OSU student-led business is growing

by Spears School News Staff 
(August 5, 2014 at 12:07 pm)

r2r-logo-original-320-132pxRoll-2-Roll Technologies, an Oklahoma State University student-led business founded in 2013, is growing thanks to raising a considerable amount of capital this summer.

Roll-2-Roll (R2R) Technologies was founded and is operated by a team of OSU faculty and students. The project originated as a master’s thesis by Aravind Seshadri, a doctoral student in mechanical engineering, under the supervision of Prabhakar Pagilla, the centennial professor of engineering in the Mechanical & Aerospace Engineering Department at OSU. The team includes Caro Branca, a doctoral student in mechanical engineering, and Pedro Velasco, a doctoral student in leisure studies

Seshadri and Branca graduated in May 2013, and Velasco is currently finishing his PhD.

R2R is commercializing an advanced lateral guide for the roll-to-roll manufacturing industry that utilizes fiber optics to minimize the need for manual adjustment during the product changeover. The R2R product will lead to a reduction in labor costs, downtime costs, and product waste for manufacturers.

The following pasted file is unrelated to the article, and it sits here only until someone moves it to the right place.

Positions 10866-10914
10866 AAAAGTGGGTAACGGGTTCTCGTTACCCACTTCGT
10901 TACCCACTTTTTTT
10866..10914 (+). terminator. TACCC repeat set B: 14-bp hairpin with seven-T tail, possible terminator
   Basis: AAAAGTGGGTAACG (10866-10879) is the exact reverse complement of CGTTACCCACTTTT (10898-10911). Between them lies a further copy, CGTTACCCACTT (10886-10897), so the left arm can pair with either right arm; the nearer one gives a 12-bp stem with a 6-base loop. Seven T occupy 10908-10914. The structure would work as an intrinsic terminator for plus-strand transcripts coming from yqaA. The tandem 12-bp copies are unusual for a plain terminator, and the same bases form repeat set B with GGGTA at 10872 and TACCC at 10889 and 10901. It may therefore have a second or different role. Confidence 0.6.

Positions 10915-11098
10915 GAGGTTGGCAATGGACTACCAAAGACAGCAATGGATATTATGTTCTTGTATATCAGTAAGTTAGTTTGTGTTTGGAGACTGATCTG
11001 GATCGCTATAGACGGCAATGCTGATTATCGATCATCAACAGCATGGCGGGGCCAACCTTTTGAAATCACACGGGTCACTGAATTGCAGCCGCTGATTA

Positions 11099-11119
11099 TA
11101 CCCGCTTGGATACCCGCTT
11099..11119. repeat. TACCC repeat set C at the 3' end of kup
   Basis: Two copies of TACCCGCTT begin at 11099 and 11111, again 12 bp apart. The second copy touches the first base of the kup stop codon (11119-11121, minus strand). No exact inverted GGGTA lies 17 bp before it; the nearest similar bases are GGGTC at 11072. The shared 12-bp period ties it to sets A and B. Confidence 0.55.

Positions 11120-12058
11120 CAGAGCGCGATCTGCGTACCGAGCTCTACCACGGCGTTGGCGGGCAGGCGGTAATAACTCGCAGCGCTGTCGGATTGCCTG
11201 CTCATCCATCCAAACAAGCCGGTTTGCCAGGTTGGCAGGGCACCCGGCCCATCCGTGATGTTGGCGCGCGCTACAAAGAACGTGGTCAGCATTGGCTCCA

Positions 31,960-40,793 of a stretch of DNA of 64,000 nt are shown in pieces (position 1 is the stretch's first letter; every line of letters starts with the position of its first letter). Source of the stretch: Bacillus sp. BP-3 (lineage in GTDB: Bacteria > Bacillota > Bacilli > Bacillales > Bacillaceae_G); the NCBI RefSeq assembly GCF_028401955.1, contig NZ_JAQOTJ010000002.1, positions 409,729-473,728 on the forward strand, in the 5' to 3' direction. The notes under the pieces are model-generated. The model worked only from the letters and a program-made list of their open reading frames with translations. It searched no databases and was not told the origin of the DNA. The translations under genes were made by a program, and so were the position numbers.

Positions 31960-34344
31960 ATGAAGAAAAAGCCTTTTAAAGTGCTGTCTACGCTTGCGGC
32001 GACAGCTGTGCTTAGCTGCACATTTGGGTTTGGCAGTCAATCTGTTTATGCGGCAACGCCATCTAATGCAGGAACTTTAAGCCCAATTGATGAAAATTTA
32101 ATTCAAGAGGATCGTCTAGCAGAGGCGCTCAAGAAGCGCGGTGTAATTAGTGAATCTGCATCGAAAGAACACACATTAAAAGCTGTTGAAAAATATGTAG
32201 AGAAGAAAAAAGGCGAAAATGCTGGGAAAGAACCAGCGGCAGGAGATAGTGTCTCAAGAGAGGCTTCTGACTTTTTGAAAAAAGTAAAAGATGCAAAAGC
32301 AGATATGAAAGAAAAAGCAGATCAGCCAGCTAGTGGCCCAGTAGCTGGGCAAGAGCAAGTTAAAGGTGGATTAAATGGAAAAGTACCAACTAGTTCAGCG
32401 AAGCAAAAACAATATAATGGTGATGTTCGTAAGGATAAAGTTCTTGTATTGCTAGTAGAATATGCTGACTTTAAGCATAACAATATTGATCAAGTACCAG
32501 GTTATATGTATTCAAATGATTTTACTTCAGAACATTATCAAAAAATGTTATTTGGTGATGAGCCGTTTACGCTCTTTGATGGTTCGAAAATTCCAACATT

Once the basic technology was developed, the R2R team received considerable assistance from OSU’s School of Entrepreneurship and the Technology Development Center in helping shape the technology into a business.

The team worked extensively with Richard Gajan, a clinical professor in the School of Entrepreneurship, and Steve Price, the director of the Technology Development Center. The OSU personnel involved, however, are quick to give credit to Seshadri and his team. “Aravind and his team worked exceptionally hard to make R2R a reality,” Gajan said.

In July 2014, R2R raised a total of $520,000 in convertible note securities, equity funding and contributions from the founders. Participants in the funding included Cowboy Technologies, an organization that works to commercialize promising products coming out of OSU, i2E, a not-for-profit corporation focused on funding promising Oklahoma-based technology firms, and a group of angel investors.

Seshadri and his team are appreciative of the support they’ve received from OSU.

“The OSU entrepreneurial ecosystem, comprising of the School of Entrepreneurship, the Technology Development Center, Cowboy Technologies and others is unique and highly beneficial to assist students and faculty in forming and launching businesses,” Seshadri said. “R2R would not have become a reality without their assistance.”